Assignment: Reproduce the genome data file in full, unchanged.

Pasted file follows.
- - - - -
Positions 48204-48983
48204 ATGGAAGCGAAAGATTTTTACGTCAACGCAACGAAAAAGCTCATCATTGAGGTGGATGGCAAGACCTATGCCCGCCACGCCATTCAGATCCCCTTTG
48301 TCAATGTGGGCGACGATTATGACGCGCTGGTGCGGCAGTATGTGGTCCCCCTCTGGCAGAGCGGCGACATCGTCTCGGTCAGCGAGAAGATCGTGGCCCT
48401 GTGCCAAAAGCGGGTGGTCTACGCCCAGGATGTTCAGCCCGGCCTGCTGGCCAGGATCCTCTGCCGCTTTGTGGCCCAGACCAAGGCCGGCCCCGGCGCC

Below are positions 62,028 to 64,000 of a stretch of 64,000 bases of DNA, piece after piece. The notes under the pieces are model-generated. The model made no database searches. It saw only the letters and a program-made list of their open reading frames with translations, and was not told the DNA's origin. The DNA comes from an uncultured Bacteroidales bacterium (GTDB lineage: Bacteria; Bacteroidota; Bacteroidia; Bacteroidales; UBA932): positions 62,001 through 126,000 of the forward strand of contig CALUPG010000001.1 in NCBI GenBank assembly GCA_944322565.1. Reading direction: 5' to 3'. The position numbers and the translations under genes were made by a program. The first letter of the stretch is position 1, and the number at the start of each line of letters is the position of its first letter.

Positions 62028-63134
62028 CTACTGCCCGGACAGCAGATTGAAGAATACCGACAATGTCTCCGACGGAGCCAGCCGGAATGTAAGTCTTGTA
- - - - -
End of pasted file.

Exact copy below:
Positions 48204-48983
48204 ATGGAAGCGAAAGATTTTTACGTCAACGCAACGAAAAAGCTCATCATTGAGGTGGATGGCAAGACCTATGCCCGCCACGCCATTCAGATCCCCTTTG
48301 TCAATGTGGGCGACGATTATGACGCGCTGGTGCGGCAGTATGTGGTCCCCCTCTGGCAGAGCGGCGACATCGTCTCGGTCAGCGAGAAGATCGTGGCCCT
48401 GTGCCAAAAGCGGGTGGTCTACGCCCAGGATGTTCAGCCCGGCCTGCTGGCCAGGATCCTCTGCCGCTTTGTGGCCCAGACCAAGGCCGGCCCCGGCGCC

Below are positions 62,028 to 64,000 of a stretch of 64,000 bases of DNA, piece after piece. The notes under the pieces are model-generated. The model made no database searches. It saw only the letters and a program-made list of their open reading frames with translations, and was not told the DNA's origin. The DNA comes from an uncultured Bacteroidales bacterium (GTDB lineage: Bacteria; Bacteroidota; Bacteroidia; Bacteroidales; UBA932): positions 62,001 through 126,000 of the forward strand of contig CALUPG010000001.1 in NCBI GenBank assembly GCA_944322565.1. Reading direction: 5' to 3'. The position numbers and the translations under genes were made by a program. The first letter of the stretch is position 1, and the number at the start of each line of letters is the position of its first letter.

Positions 62028-63134
62028 CTACTGCCCGGACAGCAGATTGAAGAATACCGACAATGTCTCCGACGGAGCCAGCCGGAATGTAAGTCTTGTA